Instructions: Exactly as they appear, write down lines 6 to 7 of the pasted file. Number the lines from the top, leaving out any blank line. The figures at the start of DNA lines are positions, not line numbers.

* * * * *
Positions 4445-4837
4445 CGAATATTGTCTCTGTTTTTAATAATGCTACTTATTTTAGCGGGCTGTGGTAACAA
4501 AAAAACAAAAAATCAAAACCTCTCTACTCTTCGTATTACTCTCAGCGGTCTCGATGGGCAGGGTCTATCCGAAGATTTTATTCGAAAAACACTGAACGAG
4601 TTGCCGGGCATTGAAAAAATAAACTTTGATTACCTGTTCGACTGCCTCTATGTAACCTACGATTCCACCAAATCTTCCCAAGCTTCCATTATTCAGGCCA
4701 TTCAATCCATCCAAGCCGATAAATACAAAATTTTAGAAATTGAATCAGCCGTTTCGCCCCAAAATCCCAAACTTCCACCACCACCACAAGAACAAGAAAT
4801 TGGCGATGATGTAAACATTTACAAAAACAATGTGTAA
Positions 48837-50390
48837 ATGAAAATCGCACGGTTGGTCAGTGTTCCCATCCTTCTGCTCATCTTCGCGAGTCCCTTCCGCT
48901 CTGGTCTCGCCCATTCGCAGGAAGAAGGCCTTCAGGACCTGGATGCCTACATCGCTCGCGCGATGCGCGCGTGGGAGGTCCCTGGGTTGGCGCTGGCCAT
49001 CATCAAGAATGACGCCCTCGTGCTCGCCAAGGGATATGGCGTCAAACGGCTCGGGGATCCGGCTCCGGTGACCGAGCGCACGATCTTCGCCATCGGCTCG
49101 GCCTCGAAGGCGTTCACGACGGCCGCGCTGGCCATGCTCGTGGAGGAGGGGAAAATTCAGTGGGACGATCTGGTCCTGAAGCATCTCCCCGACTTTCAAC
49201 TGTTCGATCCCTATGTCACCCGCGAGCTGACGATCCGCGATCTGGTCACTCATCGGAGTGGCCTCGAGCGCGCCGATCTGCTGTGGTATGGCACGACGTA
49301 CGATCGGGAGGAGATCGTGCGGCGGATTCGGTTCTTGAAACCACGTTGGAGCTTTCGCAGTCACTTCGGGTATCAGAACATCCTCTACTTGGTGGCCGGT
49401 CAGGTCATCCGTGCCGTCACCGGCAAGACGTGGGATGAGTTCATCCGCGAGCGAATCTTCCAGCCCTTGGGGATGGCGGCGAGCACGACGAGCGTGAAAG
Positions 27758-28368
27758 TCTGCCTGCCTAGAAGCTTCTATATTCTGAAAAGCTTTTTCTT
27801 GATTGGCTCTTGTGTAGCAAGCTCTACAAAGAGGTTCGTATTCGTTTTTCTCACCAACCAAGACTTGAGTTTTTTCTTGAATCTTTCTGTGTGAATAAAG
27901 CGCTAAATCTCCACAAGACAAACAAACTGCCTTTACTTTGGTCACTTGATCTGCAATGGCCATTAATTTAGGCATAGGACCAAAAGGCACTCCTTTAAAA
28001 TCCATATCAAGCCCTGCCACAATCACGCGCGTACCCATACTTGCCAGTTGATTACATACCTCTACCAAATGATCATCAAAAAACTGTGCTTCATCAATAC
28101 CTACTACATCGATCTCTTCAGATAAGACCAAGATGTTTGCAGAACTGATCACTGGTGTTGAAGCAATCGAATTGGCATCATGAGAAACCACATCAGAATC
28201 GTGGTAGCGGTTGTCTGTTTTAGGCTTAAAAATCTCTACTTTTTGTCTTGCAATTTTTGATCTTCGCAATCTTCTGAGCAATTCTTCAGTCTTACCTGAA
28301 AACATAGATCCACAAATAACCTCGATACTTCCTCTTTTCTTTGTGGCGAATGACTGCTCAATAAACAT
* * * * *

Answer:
4801 TGGCGATGATGTAAACATTTACAAAAACAATGTGTAA
Positions 48837-50390